Julia's Child by Sarah Pinneo, 279 pages. Available in paperback, ebook, Kindle, and Nook from Plume.
A delectable comedy for every woman who's ever wondered if buying that six-dollar box of organic crackers makes her a hero or a sucker.
Julia Bailey is a mompreneur with too many principles and too little time. Her fledgling company, Julia's Child, makes organic toddler meals with names like Gentle Lentil and Give Peas a Chance. But before she can realize her dream of seeing them on the shelves of Whole Foods, she will have to make peace between her professional aspirations and her toughest food critics: the two little boys waiting at home. Is it possible to save the world while turning a profit?
Julia's Child is a warmhearted, laugh-out-loud story about motherhood's choices: organic vs. local, paper vs. plastic, staying at home vs. risking it all.
This book came at the perfect time - I have been slogging through a few books lately and I was able to zip through this entertaining read that appeals to my foodie interests and mom sensibilities. Sometimes I can identify exactly why I like a book - and in this case, it reminded me of my little start up biscotti baking business. In my twenties, working at my first job as an accountant (bleck) I became fast friends with the only other fresh out of college gal- hiya L! We shared a love of cooking, taking classes together at Williams Sonoma and baking cookies at Christmas. We received such good feedback on our biscotti we went into business - making them in a small rented community center kitchen and selling them to a few coffee shops. This was before Starbucks left Seattle and coffee was all the rage - oh if we'd only known! We entered into this venture completely blind, sans business plan - totally flying by the seat of our pants. It was fun, and exhausting - we had a good chuckle about baking while aerobics class was going on in the adjoining gymnasium, those ladies must have wanted to throttle us. I also recall waking up my sister right after she had a baby to see if she would make a delivery to my building as I had been up all night cooking and called in sick. Sorry, C - you were very kind not to smack me. It didn't last long - we came to the point where we needed help but didn't know how to expand properly and didn't seek out any guidance. I think we were too tired to think more than a week in advance. But I remember those months fondly and this book brought me right back. And I wonder if I had been 30 something with kids during this time, if my life wouldn't have looked EXACTLY like Julia's.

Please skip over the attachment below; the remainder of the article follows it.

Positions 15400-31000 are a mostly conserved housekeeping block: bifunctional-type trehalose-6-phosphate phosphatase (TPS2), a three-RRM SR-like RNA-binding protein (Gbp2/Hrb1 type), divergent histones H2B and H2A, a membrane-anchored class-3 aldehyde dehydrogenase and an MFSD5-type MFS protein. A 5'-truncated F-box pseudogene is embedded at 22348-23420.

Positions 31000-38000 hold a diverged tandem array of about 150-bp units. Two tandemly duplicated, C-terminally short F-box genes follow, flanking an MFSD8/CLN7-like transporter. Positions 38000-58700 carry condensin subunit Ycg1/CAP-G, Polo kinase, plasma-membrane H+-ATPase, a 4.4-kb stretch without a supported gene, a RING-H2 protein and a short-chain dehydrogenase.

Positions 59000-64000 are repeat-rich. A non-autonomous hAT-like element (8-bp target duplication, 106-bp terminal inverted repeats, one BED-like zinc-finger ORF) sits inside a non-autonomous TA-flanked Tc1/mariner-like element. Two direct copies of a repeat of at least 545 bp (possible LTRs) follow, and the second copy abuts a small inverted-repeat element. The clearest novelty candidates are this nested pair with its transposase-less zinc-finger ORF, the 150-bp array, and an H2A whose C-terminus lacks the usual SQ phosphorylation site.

Julia is principled and frazzled, cobbling together bits & pieces of a business plan as she goes. Having sunk her family's savings into making organic baby food, she is quickly approaching the time when she either needs to hit it big or pack it in. If I hadn't known better (see above) I would have thought she was a real mess and wondered how she had even come this far. But a supportive husband, and savvy business partner, along with some luck start to open doors and then it gets crazier. I agree with Kirkus Reviews that this is an I Don't Know How She Does It for foodies (good thing I saw that blurb before I hit publish, apparently what began as an original thought turns out isn't). Clearly it's success hinges on whether Julia is likeable and real - I thought so. It is amusing, timely, and entertaining - a perfect antedote to being stuck in the reading weeds. Or like skipping over a heavy dinner and going straight for the dessert.
Okay - want to win a copy of Julia's Child? The kind folks at Plume have provided one to give. Just leave me a comment and tell me about your entreprenuerial dream job (it can be totally made up - like I wish someone would pay me to read all day :))
I'll choose the winners Friday noonish est.